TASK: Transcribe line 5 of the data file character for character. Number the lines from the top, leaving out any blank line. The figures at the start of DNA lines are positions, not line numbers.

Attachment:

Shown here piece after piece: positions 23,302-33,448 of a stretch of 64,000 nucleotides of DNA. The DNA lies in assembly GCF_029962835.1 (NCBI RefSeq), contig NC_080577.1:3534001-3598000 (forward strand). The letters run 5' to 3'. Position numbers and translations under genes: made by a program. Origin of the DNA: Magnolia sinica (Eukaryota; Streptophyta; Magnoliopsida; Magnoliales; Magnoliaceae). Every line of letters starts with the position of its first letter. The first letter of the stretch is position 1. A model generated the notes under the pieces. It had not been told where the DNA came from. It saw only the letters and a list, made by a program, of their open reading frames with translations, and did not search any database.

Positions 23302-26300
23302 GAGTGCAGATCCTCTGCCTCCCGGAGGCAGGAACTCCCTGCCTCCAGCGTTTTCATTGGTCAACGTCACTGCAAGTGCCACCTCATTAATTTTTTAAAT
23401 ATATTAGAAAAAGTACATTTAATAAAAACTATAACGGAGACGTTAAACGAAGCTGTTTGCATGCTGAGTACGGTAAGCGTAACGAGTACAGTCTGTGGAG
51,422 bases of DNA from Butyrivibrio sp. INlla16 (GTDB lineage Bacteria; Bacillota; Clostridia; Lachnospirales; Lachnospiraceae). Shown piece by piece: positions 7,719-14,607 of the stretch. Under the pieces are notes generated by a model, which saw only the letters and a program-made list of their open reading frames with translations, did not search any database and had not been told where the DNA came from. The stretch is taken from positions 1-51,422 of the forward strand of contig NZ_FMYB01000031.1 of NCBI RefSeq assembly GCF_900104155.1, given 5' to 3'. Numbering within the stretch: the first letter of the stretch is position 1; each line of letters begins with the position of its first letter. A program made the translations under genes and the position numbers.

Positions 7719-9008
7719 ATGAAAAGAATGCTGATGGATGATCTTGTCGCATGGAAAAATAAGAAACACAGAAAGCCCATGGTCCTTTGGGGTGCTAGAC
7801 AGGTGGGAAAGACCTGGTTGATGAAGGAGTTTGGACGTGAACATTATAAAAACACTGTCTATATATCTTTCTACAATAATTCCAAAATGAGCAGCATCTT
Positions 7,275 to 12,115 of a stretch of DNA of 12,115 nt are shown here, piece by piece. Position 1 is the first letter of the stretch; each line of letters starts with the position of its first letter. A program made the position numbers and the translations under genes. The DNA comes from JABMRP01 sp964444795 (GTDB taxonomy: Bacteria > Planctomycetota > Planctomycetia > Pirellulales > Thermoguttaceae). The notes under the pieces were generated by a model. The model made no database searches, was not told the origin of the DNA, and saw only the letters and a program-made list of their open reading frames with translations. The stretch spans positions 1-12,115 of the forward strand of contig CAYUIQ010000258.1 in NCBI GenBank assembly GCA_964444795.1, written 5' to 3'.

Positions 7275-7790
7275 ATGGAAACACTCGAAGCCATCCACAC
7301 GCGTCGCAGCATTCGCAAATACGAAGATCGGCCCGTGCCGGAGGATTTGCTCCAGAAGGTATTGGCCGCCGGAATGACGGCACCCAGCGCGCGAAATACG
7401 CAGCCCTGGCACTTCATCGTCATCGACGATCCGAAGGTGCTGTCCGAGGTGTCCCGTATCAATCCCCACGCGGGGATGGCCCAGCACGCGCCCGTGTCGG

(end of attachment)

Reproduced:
51,422 bases of DNA from Butyrivibrio sp. INlla16 (GTDB lineage Bacteria; Bacillota; Clostridia; Lachnospirales; Lachnospiraceae). Shown piece by piece: positions 7,719-14,607 of the stretch. Under the pieces are notes generated by a model, which saw only the letters and a program-made list of their open reading frames with translations, did not search any database and had not been told where the DNA came from. The stretch is taken from positions 1-51,422 of the forward strand of contig NZ_FMYB01000031.1 of NCBI RefSeq assembly GCF_900104155.1, given 5' to 3'. Numbering within the stretch: the first letter of the stretch is position 1; each line of letters begins with the position of its first letter. A program made the translations under genes and the position numbers.